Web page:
When Doug (Alex Skuby) receives word that his beloved uncle has died in an unexpected accident, he rushes from Los Angeles to Brooklyn and finds himself the centerpiece in a pricelessly bizarre dysfunctional family. As playwright Howard Skora introduces the audience to the quirky members of Doug’s clan, the laughs begin to pile up. There’s his alcoholic father Phil (Robert Mangiardi) and his “happy-face” mom Irene (Peggy Maltby Etra) – parents from hell. And let’s not forget his recently widowed aunt Laurie (Mo Collins) and his therapist sister Gina (Jessica Pohly). Get set for some chuckles and guffaws as this merry band of relations get together to salvage the family furniture business.
But first, you may wonder what forniphilia – a disorder which underlies much of the action – is. It seems that Doug’s deceased uncle had a rather unusual fetish: he found pieces of furniture impossibly sexy. He was especially drawn to an Italian recliner reportedly worth beaucoup bucks, and the feeling may have been mutual. Or so his widow suspects. In fact, one of the out-and-out funniest spectacles in the play concerns a certain tete-a-tete between the Italian homewrecker and the rejected wife.
It happens that Doug is an actor who has achieved some fame as a pansexual robot (hooray for diversity). When Doug fled New York for Los Angeles years ago, he also fled his crazy relatives and the family business. And here they are again – leading to an existential crisis. Will Doug return to Los Angeles as the star in a new series about that very same robot – or will be become part of the family’s furniture business? You’ll have to see the play to find out.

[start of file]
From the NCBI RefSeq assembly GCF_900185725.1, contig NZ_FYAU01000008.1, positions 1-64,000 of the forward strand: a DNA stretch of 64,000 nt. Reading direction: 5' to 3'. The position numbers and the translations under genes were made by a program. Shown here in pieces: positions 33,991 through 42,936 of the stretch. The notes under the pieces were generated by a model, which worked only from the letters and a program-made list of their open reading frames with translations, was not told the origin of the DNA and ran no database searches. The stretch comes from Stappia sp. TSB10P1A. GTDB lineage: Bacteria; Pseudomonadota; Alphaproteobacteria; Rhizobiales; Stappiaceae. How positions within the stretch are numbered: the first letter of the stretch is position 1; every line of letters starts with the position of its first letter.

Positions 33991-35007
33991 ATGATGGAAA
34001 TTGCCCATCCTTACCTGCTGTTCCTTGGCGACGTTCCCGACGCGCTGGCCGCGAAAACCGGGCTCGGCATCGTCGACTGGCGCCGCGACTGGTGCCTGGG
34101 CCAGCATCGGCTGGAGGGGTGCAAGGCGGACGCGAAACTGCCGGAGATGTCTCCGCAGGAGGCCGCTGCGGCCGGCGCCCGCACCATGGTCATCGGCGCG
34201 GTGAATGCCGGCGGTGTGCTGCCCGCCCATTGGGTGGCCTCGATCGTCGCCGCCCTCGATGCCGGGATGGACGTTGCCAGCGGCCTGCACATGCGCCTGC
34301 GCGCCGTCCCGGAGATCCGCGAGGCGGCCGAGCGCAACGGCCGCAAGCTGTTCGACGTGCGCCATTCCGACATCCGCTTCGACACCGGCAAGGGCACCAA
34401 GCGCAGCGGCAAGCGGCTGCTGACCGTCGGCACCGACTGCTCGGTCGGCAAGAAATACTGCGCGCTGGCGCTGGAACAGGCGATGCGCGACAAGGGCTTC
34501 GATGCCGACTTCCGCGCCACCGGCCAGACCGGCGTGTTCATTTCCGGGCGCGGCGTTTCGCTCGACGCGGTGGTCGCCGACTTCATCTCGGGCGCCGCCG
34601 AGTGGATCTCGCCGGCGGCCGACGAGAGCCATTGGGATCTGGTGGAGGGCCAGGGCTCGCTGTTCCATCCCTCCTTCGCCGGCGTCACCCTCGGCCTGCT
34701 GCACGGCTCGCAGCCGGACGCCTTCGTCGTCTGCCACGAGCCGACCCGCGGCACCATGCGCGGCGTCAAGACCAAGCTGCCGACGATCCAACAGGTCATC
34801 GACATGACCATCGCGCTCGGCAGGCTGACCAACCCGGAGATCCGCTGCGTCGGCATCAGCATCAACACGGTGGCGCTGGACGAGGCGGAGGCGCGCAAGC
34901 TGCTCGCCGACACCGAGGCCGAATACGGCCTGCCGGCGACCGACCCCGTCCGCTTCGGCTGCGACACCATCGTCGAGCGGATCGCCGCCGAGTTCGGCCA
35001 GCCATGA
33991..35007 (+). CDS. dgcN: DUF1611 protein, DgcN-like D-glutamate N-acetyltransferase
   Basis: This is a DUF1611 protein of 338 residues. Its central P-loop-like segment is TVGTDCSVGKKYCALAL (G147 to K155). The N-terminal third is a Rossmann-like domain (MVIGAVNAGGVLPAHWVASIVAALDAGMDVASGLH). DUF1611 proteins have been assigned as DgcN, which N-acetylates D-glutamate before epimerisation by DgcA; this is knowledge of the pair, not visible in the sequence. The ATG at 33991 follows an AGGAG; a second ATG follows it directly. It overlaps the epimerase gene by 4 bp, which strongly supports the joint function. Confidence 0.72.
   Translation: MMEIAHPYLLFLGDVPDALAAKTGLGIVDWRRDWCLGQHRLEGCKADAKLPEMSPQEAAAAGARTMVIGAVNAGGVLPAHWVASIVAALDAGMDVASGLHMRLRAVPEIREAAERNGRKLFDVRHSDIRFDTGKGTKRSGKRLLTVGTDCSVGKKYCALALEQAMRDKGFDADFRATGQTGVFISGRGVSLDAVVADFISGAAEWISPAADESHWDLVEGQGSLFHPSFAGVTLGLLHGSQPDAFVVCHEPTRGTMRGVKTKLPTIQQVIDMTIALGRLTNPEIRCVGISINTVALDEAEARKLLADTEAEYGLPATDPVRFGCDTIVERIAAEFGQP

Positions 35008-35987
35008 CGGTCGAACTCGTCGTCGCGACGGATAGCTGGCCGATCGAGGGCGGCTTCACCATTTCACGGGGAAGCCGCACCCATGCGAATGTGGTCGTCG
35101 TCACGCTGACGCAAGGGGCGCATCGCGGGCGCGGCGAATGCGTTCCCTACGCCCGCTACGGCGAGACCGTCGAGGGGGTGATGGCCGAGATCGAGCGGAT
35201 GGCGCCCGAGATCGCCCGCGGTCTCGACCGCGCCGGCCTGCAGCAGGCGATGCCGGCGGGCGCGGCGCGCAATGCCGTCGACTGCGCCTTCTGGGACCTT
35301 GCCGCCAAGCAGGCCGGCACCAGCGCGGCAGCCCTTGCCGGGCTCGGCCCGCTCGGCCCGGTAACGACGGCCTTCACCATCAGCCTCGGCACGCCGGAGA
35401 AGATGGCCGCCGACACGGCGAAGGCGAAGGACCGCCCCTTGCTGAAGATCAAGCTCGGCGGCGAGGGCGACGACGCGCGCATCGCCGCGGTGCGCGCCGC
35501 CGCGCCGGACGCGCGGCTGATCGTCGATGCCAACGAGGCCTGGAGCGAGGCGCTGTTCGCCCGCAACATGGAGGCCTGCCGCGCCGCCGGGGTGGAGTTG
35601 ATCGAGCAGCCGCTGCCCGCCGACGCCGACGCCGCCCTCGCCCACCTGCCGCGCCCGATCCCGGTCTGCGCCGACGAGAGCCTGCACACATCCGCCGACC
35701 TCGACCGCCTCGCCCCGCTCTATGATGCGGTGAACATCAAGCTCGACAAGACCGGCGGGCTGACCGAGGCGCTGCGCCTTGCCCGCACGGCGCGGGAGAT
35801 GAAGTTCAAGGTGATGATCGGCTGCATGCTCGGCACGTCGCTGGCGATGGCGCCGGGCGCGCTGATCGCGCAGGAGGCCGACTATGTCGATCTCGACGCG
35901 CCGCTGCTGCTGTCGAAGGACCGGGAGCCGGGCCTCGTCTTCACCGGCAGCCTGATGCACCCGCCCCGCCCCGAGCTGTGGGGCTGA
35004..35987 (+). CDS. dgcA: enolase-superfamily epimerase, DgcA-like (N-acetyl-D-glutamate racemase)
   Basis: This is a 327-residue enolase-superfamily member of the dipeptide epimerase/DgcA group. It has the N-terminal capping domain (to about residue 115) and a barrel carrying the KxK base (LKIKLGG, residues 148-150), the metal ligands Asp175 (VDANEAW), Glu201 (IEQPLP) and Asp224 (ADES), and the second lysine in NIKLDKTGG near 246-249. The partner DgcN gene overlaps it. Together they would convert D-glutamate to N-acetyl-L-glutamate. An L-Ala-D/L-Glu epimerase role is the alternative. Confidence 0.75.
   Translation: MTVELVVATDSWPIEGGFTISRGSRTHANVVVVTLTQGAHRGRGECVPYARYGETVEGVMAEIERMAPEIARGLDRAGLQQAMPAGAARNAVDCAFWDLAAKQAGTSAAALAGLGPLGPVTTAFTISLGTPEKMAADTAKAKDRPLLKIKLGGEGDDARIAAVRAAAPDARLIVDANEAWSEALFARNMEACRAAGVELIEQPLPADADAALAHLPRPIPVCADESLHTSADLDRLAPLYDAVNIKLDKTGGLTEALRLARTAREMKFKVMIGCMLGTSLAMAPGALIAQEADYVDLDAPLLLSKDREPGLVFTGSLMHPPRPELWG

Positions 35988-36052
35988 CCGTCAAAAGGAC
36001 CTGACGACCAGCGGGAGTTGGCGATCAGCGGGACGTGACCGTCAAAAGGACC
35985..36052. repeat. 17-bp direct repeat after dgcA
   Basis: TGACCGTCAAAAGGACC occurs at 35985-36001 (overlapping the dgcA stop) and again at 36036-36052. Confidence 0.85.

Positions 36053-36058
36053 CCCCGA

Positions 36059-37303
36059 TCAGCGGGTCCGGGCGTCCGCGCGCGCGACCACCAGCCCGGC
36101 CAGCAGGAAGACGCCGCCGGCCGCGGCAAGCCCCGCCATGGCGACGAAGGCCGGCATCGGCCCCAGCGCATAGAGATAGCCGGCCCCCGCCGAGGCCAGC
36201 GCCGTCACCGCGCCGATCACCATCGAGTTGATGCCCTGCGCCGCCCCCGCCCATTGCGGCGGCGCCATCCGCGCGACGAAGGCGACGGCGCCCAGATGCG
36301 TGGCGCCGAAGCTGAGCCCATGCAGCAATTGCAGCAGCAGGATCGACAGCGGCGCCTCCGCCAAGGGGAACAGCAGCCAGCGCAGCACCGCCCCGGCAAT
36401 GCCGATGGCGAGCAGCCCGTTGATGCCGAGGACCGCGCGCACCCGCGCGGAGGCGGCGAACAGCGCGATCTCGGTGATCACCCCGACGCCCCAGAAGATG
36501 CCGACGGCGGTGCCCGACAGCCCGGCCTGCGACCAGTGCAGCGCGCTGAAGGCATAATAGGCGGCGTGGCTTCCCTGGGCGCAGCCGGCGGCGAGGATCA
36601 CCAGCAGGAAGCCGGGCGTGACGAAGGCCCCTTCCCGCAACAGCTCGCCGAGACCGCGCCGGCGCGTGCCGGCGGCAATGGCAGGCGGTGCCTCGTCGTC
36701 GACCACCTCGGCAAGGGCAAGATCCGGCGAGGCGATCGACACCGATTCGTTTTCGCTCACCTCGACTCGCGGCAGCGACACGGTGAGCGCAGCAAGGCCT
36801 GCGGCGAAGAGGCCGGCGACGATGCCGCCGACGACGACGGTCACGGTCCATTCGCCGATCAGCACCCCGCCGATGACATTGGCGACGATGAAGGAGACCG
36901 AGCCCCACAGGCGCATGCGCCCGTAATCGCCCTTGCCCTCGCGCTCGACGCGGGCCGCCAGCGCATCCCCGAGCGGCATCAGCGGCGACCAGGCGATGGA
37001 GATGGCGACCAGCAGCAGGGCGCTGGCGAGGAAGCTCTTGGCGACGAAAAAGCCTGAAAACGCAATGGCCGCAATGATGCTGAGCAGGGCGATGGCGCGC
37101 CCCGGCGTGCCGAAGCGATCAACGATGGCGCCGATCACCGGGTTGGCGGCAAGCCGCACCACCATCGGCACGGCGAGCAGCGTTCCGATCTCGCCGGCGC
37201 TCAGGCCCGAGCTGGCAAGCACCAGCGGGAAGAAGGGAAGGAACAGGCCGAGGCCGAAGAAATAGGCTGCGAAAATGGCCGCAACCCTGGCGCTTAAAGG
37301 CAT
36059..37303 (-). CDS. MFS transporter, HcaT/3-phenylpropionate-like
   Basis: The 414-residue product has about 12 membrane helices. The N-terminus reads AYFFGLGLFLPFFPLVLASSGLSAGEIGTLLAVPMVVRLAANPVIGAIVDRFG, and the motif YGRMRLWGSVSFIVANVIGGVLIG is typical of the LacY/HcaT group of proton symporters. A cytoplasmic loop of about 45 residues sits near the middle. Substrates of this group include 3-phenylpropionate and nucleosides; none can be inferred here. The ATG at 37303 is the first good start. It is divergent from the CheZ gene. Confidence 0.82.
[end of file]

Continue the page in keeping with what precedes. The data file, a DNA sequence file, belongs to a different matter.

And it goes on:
Suffice it to say that both author Skora and director Jim Fall play this strange brood for every laugh available. They are both fortunate to have some very funny and experienced actors with powerful comedy credentials to complete the farce. If you don’t find something uproarious in this piece, it may just be that your sense of humor is asleep. The furniture may or may not be damaged – but the members of Doug’s family are clearly pretty dented themselves – with their personality “damages” making for a rollicking comic venture.
Dusti Cunningham’s set is an apropos backdrop for the hilarious goings-on, with Kevin Vasquez’ lighting adding to the fun. Special kudos to Brian Levin for his video and sound design which turn the play into a multi-media event. And let’s not forget the ominous disembodied off-stage voice of Jo (Drew Droege), Doug’s acting agent. Audience Alert: Some of the humor is pretty raw and not for the faint-of-heart.
DAMAGED FURNITURE runs through May 26, 2018, with performances at 8 p.m. on Saturdays. The Whitefire Theatre is located at 13500 Ventura Blvd., Sherman Oaks, CA 91423. Tickets range from $30 to $40. For information and reservations, call 800-838-3006 or go online.